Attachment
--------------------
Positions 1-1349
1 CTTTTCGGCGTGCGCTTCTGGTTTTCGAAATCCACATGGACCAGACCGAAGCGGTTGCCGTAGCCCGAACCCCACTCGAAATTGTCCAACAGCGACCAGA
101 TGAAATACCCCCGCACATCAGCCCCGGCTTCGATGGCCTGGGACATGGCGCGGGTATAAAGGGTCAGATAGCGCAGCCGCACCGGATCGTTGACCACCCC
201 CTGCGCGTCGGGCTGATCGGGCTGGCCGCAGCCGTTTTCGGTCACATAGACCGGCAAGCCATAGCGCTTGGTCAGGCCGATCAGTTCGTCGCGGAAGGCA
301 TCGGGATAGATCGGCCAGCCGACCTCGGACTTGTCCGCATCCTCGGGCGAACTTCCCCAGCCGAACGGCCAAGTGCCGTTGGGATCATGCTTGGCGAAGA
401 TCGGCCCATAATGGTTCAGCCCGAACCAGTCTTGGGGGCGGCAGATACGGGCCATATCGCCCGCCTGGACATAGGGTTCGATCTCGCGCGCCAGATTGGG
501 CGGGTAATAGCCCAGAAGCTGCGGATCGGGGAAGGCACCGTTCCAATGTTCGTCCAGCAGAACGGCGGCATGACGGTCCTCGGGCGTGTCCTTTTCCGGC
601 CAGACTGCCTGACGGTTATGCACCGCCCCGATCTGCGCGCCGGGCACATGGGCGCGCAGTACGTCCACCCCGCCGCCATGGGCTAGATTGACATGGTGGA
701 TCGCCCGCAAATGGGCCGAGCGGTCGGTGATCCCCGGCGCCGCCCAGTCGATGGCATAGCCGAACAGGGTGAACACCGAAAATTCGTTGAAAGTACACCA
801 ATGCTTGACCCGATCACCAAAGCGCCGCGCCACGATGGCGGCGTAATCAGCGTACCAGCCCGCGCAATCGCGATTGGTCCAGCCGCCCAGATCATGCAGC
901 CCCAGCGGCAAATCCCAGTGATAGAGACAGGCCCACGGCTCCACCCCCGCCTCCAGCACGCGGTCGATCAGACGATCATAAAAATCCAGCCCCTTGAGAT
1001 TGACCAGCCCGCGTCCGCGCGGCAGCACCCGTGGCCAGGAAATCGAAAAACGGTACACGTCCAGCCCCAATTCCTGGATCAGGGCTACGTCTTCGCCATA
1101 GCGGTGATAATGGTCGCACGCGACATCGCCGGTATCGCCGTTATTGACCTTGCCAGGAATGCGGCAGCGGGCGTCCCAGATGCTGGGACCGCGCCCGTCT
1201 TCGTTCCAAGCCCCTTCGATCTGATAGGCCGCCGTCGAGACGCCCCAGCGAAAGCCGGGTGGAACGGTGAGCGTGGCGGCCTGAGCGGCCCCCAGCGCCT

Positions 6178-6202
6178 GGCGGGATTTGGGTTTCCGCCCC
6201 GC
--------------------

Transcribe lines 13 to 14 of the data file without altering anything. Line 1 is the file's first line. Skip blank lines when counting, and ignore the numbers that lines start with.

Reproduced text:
1101 GCGGTGATAATGGTCGCACGCGACATCGCCGGTATCGCCGTTATTGACCTTGCCAGGAATGCGGCAGCGGGCGTCCCAGATGCTGGGACCGCGCCCGTCT
1201 TCGTTCCAAGCCCCTTCGATCTGATAGGCCGCCGTCGAGACGCCCCAGCGAAAGCCGGGTGGAACGGTGAGCGTGGCGGCCTGAGCGGCCCCCAGCGCCT